The disease schistosomiasis does not always result in death. Schistosomiasis commonly ends in stunted growth and anemia in children, and can even lead to infertility in cases of urinary schistosomiasis. Children can also find themselves with a reduced ability to learn due to the crippling symptoms this disease comes with.

There is no vaccine to cure schistosomiasis and no antibiotic has proven effective in preventing infection. However, there are effective means to diagnose and treat schistosomiasis before the infection truly takes hold. The drug, praziquantel, has proven useful in removing the worms and their eggs from the human body. Although there is poor access to praziquantel, this treatment has reached more than 28 percent of people around the world.

Where Schistosomiasis Congregates

Africa has a truly staggering number of schistosomiasis cases compared to the rest of the world. Nigeria has the most cases out of any African country, with approximately 29 million infected. The United Republic of Tanzania has the second-most cases of infection at 19 million with Ghana and the Democratic Republic of Congo tied at 15 million.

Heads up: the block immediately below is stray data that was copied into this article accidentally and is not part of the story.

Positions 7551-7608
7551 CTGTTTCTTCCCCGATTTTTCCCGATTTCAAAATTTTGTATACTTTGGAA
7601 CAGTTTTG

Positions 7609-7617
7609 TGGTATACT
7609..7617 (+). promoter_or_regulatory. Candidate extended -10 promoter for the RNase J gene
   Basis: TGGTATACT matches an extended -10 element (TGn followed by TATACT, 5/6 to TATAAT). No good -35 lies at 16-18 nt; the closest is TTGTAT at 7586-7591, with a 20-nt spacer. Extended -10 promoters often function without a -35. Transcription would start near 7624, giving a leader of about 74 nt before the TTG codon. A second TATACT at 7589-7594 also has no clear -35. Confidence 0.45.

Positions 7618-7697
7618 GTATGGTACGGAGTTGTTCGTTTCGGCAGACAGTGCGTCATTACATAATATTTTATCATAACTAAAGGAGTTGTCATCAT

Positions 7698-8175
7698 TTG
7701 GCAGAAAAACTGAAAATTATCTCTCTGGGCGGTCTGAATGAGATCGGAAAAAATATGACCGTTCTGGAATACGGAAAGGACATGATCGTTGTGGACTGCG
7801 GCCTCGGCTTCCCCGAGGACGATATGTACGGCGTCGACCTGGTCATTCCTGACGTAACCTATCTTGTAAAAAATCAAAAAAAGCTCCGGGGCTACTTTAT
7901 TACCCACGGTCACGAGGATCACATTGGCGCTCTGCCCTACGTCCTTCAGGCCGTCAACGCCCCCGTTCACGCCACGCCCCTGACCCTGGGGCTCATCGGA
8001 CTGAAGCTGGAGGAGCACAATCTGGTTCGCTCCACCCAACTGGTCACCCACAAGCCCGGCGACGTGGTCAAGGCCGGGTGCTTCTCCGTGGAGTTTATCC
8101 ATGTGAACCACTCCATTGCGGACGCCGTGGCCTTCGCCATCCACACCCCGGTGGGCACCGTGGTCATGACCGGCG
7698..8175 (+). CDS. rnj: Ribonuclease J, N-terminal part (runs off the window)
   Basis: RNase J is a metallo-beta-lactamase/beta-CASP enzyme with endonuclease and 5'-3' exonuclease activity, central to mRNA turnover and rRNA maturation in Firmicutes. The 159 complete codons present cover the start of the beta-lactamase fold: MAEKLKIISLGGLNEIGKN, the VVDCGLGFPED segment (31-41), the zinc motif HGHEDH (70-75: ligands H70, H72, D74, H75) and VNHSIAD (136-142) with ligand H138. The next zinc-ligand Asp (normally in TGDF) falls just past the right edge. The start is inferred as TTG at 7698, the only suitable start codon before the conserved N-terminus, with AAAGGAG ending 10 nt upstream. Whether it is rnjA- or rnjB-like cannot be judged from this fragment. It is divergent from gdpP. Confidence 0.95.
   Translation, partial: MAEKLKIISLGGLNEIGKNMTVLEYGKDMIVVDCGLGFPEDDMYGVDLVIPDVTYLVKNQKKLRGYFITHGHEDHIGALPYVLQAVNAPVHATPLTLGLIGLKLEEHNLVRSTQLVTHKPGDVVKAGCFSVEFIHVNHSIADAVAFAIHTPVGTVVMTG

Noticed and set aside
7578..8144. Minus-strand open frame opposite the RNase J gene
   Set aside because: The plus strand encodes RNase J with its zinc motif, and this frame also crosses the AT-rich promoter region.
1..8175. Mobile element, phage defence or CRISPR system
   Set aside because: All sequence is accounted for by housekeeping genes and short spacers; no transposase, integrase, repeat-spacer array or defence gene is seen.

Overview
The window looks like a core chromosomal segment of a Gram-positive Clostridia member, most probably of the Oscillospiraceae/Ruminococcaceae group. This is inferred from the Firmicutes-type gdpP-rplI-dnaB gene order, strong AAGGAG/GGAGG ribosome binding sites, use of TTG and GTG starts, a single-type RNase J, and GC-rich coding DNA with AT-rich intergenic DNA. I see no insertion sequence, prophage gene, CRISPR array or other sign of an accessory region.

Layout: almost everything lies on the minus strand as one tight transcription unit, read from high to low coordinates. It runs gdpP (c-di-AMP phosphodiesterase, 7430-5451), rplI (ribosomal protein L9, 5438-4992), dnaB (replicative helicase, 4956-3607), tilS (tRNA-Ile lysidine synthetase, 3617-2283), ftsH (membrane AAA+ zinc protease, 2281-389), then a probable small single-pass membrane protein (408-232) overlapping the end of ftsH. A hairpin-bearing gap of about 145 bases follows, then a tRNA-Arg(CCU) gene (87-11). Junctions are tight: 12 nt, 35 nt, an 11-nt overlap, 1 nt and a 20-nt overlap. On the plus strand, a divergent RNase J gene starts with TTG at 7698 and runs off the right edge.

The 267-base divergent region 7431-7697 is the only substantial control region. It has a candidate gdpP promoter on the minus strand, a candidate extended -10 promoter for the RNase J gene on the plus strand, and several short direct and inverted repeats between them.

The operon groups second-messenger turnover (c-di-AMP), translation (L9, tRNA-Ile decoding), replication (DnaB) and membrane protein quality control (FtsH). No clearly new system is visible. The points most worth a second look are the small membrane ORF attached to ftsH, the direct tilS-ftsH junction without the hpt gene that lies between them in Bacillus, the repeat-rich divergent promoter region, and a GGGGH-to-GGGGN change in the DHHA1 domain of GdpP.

Schistosomiasis and Poverty: The Correlation

Schistosomiasis is predominantly found in areas of extreme poverty; where ever this disease goes, destitution soon follows. Schistosomiasis and poverty are intrinsically linked, and the most common reasoning for this occurrence is that extreme poverty often restricts access to clean water sources, which in turn causes people to use unsanitary water sources where schistosomiasis thrives and infection occurs. From there, the infected individual will succumb to the crippling disabilities that schistosomiasis infection eventually brings. This leads to reduced productivity in the community as the disease continues to spread, ensuring no end to this vicious cycle of poverty without outside intervention.

What Next? The Future of Schistosomiasis

There is hope, however, as NGO’s like the SCI foundation (founded in 2002) have dedicated themselves to the eradication of parasitic worm diseases. The SCI foundation’s biggest success in the fight against schistosomiasis is in Mozambique, where SCI has treated more than 30 million people of parasitic worm diseases. Further, SCI has already treated more than 12 million people in Tanzania alone since 2004. The foundation also recently (as of 2016) started to extend their treatment programs to Nigeria. With more than 2 million people already treated in such a short time, the SCI foundation can be trusted to reach Tanzania levels of treatment soon enough.